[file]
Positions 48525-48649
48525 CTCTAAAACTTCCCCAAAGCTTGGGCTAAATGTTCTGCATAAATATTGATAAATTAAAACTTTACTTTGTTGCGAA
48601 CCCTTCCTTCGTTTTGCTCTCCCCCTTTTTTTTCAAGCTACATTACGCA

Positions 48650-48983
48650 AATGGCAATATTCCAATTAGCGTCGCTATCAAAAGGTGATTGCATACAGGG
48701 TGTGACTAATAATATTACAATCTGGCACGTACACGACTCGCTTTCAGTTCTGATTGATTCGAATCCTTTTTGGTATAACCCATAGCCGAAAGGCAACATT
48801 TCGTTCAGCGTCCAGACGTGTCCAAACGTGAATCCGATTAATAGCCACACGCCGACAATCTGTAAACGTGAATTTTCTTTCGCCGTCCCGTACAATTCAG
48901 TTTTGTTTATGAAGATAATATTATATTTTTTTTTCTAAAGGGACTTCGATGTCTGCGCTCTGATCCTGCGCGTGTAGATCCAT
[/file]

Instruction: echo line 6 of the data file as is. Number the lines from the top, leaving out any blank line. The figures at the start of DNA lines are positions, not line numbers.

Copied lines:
48701 TGTGACTAATAATATTACAATCTGGCACGTACACGACTCGCTTTCAGTTCTGATTGATTCGAATCCTTTTTGGTATAACCCATAGCCGAAAGGCAACATT